Have you decided to add blueberries to your inventory of lesson plan topics? Did you already settle on a list of stories to incorporate into your students’ themed activities? If not, I’d like to mention several books that would be appropriate for such a unit. Here they are:
“Blueberries for Sal”
In my opinion, Robert McCloskey’s book “Blueberries for Sal” would make a wonderful addition to a unit on berries. Its storyline focuses on a child’s blueberry picking experience. Thus, you could use it as an introduction to various themed activities. For example, you could read the story and then have the children paint with blueberries or count them.
If you do decide to engage the kids in a counting activity, there are two that are designed to go with the book posted on the Scholastic’s website. One is titled “Gone Blueberry Picking” and the other is titled “Tremendous Mouthful.” Those activities and McCloskey’s story would also pair exceptionally well with Sue Ann Alderson’s book “Wherever Bears Be.” Its storyline covers similar ground.
“A Fair Bear Share”
Speaking of counting blueberries, you may want to grab a copy of Stuart J. Murphy’s book “A Fair Bear Share” too. Its storyline focuses on a fictional family of bears that are working on creating a blueberry pie. I’d suggest reading the book and then launching into a math or dramatic play activity.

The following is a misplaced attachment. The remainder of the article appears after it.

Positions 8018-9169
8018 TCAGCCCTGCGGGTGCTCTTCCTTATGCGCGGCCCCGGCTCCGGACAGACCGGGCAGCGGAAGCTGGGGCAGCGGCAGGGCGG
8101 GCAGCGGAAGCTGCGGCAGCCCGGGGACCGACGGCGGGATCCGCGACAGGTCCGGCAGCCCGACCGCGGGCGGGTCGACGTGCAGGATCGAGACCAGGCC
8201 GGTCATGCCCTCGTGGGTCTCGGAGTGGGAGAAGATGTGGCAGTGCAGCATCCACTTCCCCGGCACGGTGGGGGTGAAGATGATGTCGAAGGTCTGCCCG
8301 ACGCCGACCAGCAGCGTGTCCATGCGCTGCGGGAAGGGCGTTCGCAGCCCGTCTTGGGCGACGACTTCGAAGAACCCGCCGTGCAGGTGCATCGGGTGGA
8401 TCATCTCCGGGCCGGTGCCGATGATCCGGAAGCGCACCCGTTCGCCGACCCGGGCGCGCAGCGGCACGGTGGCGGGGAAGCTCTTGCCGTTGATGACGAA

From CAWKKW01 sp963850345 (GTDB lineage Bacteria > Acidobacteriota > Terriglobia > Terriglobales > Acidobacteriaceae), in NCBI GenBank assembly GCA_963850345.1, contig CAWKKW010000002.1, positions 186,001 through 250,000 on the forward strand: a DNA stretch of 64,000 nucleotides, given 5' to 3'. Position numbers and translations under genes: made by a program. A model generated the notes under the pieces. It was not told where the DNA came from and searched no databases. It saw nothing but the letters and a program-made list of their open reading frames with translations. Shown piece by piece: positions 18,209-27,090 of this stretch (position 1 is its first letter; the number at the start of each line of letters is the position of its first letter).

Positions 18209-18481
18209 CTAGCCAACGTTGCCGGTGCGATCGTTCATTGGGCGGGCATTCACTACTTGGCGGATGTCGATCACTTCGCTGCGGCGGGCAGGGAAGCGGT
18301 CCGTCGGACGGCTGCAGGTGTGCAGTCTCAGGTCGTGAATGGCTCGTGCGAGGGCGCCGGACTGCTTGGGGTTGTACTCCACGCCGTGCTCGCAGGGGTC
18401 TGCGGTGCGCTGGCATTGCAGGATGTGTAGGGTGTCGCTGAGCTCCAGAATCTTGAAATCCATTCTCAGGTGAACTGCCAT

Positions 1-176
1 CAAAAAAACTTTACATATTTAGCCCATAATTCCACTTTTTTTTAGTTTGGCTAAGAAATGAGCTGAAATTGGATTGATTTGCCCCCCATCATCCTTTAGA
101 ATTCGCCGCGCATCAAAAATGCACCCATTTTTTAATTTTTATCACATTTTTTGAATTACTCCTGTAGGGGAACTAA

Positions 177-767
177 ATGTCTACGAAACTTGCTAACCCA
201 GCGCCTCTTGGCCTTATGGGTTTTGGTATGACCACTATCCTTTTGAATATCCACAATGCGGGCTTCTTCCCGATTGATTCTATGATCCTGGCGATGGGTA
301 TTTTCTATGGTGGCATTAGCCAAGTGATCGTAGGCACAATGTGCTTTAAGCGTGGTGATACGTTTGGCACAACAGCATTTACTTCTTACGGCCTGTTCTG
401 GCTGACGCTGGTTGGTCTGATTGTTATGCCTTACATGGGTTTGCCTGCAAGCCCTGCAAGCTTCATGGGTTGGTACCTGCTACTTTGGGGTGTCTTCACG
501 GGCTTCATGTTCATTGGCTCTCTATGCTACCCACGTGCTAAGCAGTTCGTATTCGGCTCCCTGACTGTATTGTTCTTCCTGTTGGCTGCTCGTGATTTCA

For instance, you could give the children plastic measuring cups, silver cupcake liners, pie tins and blue pom poms. Then you could have them count how many blueberries it takes to fill up each container.
You could also pair it with a “Berry Picking” math worksheet and Emily Pearson’s book “Ordinary Mary’s Extraordinary Deed.” Its story includes references to blueberries and sharing as well.
“One Little Blueberry”
If you want to keep the math activities rolling, I’d suggest reading Tammi Salzano’s book “One Little Blueberry.” Its storyline involves a group of creatures that are all vying for the same blueberry. You could pair it with a homemade memory game that features characters from the book or a board game. The Tools for Educators website has a basic blueberry game board that you could use for such endeavors.
Looking for a book that would work as a transition to a lesson about colors? Well then, you may want to give Rebecca Kaler’s tome “Blueberry Bear” a try. Its storyline focuses on a blueberry loving bear and the basics of mixing colors. It would pair quite nicely with Alice Low’s book “Blueberry Mouse.” Its storyline focuses on a blue mouse that shares Kaler’s bear’s passion for the little, round fruit.
“Blueberries Grow on a Bush”
Mari Schuh’s book “Blueberries Grow on a Bush” made my list too. As you can probably guess by the book’s title, its storyline focuses on blueberry production. Thus, you could use it as a precursor to a science lesson. It could also be paired with books about berry picking. Ones to consider are Dawn Davis Dewitt’s “Searching for Blue Bears”, Ann Dixon’s “Blueberry Shoe” and C.L.G. Martin’s “The Blueberry Train.”
Source: Personal Experience
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